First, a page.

When it comes to lowering greenhouse gas (GHG) emissions, congregation can significantly lower emissions as it combines the generation of power with capturing the heat generated for other uses. While technologies such as natural gas are around 60% energy efficient, the use of congregation can increase this efficiency up to 90%. Congregation is also known as combined power and heat (CHP). It can be used with either fossil fuels or with renewables. In a traditional coal plant, the efficiency is around 38% for the production of power, and the heat is wasted. By combining heat and power production this significantly improves efficiency but is still based on a non-renewable source. In contrast with renewable energy sources will also significantly increase the efficiency but do not deplete our natural resources. For example, in a home solar power can be used for both power generation and heating (MSc Green Economy, 2018).

You're lucky! Use promo "samples20"
and get a custom paper on
"Green Technology: Energy Efficiency Technologies"
with 20% discount!
Order Now

Smart grids contribute to the reduction of GHG and have been found to reduce emissions by 10 to 180 gCO2­/kWh (Moretti et al., 2017). However, regulatory measures such as ensuring proper privacy laws, and policies surrounding the monitoring of these systems, as well as specific cost-saving initiatives are necessary to accelerate the development of smart grids. In order to increase development the provision of tax benefits would help encourage companies to invest in the technology. However, because of the potential privacy risk, it is also equally important to ensure that privacy laws are updated to accommodate this new technology (Clastres, 2011). While I believe that monitoring is important from a research perspective, it is also possible that the data could be used for malicious purposes. Therefore, while there is a significant benefit to monitoring, it is important that the data be secured correctly and that policies be developed for the use of the data for research purposes.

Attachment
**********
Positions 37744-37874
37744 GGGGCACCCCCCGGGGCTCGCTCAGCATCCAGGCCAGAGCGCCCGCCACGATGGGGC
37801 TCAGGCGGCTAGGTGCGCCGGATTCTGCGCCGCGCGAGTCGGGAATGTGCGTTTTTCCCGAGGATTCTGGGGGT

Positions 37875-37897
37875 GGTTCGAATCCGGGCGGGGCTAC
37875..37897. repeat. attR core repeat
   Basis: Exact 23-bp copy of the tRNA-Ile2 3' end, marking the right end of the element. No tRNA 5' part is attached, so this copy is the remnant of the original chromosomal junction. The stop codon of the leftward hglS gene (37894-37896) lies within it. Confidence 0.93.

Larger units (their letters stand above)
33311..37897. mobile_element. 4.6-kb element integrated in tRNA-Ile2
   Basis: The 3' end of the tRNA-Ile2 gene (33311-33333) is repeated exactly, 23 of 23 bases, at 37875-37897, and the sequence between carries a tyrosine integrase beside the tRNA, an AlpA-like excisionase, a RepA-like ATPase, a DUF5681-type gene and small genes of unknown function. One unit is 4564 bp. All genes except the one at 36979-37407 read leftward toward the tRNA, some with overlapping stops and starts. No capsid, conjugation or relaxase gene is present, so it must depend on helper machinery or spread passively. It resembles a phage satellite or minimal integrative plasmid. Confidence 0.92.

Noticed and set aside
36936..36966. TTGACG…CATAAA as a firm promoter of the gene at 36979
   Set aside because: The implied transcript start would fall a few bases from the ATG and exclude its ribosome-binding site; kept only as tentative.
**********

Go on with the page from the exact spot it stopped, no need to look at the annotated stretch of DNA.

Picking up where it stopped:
References
  • CLASTRES, C. 2011. Smart grids: Another step towards competition, energy security and climate change objectives. Energy policy [Online], 39. Available at: https://www.sciencedirect.com/science/article/pii/S030142151100396X.
  • MORETTI, M., DJOMO, S. N., AZADI, H., MAY, K., DE VOS, K., VAN PASSEL, S. & WITTERS, N. 2017. A systematic review of environmental and economic impacts of smart grids. Renewable and Sustainable Energy Reviews [Online], 68. Available at: https://www.sciencedirect.com/science/article/pii/S1364032116002744.
  • MSC GREEN ECONOMY 2018. Topic 6: Energy efficiency technologies. Green Technology and Renewable Energy.